Student-to student discussions : the role of the instructor and students in discussions in an inquiry-oriented transition to proof course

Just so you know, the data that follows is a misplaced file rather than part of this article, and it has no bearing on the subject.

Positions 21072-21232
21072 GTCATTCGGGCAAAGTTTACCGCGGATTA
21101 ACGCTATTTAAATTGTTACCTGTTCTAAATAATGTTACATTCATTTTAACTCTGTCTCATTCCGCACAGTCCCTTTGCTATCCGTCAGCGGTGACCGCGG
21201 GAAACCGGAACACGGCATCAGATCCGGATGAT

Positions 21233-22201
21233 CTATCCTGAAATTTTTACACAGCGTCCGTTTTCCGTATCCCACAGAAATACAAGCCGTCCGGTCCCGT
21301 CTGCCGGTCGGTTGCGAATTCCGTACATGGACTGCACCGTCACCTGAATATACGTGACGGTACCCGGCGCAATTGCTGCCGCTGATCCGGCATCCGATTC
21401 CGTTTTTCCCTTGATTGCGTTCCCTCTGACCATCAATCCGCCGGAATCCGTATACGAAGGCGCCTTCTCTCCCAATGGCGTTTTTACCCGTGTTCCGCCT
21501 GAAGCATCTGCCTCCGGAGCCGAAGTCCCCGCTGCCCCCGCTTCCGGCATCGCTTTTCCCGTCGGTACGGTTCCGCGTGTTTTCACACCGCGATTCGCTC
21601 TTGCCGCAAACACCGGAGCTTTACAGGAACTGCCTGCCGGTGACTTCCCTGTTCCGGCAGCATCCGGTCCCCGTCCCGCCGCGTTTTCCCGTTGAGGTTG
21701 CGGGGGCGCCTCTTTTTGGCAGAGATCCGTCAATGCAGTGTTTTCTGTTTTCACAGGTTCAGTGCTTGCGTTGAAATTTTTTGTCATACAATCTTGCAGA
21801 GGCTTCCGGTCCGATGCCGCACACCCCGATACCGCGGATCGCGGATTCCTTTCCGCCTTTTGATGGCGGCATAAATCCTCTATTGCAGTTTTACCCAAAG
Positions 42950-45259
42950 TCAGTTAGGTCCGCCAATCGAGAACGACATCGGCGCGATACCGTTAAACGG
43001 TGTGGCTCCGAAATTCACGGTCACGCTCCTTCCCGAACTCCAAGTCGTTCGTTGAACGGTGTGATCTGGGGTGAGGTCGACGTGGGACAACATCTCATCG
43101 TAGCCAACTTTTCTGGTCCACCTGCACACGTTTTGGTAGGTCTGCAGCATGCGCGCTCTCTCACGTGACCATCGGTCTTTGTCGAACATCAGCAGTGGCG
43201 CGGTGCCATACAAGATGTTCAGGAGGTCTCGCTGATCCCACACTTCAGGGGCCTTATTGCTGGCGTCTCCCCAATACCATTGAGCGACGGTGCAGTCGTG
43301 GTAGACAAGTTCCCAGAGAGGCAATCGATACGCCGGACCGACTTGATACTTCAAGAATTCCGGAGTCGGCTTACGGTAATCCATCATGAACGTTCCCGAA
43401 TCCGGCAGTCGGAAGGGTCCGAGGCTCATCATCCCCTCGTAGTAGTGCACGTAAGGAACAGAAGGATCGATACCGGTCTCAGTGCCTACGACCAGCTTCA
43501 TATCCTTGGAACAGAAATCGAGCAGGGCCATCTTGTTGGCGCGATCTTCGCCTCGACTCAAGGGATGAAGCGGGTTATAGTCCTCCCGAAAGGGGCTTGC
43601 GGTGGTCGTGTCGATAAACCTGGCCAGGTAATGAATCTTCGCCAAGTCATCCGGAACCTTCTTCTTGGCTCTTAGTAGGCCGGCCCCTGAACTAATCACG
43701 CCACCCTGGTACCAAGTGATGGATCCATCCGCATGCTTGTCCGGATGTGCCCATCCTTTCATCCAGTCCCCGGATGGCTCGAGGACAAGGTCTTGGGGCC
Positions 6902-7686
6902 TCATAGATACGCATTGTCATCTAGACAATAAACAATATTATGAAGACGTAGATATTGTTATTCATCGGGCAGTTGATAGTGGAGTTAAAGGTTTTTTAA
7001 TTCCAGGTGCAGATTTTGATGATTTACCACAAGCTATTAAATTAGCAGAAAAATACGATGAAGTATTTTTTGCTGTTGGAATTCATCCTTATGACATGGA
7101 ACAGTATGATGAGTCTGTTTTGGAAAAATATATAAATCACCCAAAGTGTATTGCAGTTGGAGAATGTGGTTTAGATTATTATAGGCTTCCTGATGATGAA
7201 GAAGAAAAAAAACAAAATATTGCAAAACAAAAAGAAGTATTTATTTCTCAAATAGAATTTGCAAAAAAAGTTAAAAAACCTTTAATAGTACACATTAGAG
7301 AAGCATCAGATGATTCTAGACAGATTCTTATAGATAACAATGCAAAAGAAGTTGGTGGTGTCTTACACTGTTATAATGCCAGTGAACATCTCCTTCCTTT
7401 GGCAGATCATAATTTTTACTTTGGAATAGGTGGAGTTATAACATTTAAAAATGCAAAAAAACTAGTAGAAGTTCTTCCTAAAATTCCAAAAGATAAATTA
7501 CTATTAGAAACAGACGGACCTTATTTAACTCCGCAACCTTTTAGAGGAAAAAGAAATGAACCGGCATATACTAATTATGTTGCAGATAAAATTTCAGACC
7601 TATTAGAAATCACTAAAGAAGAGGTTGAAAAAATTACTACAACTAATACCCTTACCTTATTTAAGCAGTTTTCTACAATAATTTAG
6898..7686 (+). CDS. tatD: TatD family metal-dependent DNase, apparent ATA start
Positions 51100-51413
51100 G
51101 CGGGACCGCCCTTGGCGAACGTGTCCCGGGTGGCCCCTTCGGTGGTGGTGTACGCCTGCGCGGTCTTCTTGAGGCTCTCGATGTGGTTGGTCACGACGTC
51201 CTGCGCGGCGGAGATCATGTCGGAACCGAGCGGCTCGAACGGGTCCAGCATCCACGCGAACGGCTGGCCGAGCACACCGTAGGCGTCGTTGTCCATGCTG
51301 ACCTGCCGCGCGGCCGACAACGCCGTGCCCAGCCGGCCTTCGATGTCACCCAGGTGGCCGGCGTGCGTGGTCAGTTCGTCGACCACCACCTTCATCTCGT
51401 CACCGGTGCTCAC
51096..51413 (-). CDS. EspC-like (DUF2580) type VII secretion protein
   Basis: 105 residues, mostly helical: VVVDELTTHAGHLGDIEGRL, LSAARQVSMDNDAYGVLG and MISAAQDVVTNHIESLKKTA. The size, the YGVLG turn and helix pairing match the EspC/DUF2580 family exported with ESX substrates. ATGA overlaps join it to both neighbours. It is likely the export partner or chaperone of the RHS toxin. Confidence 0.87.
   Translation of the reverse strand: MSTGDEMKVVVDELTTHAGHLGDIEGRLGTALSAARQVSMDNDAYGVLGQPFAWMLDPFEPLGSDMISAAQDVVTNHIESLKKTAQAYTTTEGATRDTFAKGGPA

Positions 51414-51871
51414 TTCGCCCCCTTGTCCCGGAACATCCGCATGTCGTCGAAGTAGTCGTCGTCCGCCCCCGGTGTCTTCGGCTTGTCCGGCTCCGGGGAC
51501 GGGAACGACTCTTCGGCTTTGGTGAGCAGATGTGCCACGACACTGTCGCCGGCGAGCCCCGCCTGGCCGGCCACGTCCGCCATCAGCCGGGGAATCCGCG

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This study of student-to-student discussions focuses on a single inquiry-oriented transition to proof course. Mathematical proof is essential to a strong mathematics education but very often students complete their mathematics studies with limited abilities to construct and validate mathematical proofs (c.f. Harel & Sowder, 1998; Knuth, 2002; Almeida, 2000). The role of mathematical proof in education is to provide explanation and understanding. Both the research on mathematical discourse and the standards of the NCTM claim that participation in mathematical discourse provides opportunities for understanding. Although this link has been established, there is very little research on the role of students and the instructor during discussions on student generated proofs at the undergraduate level -- particularly in inquiry-oriented classes. This research analyzes the types of discussions that occurred in an inquiry-oriented undergraduate mathematics course in which proof was the main content. The discussions of interest involved at least two student participants and at least three separate utterances. These discussions fell along a continuum based on the level of student interaction. As a result of this research, the four main discussion types that were present in this course have been described in detail with a focus on the roles of the instructor and the students. The methodology for this research is qualitative in nature and is an exploratory case study. The data used for this research was video tapes of two to three class sessions per week of an Introduction to Number Theory course taught in the fall of 2005.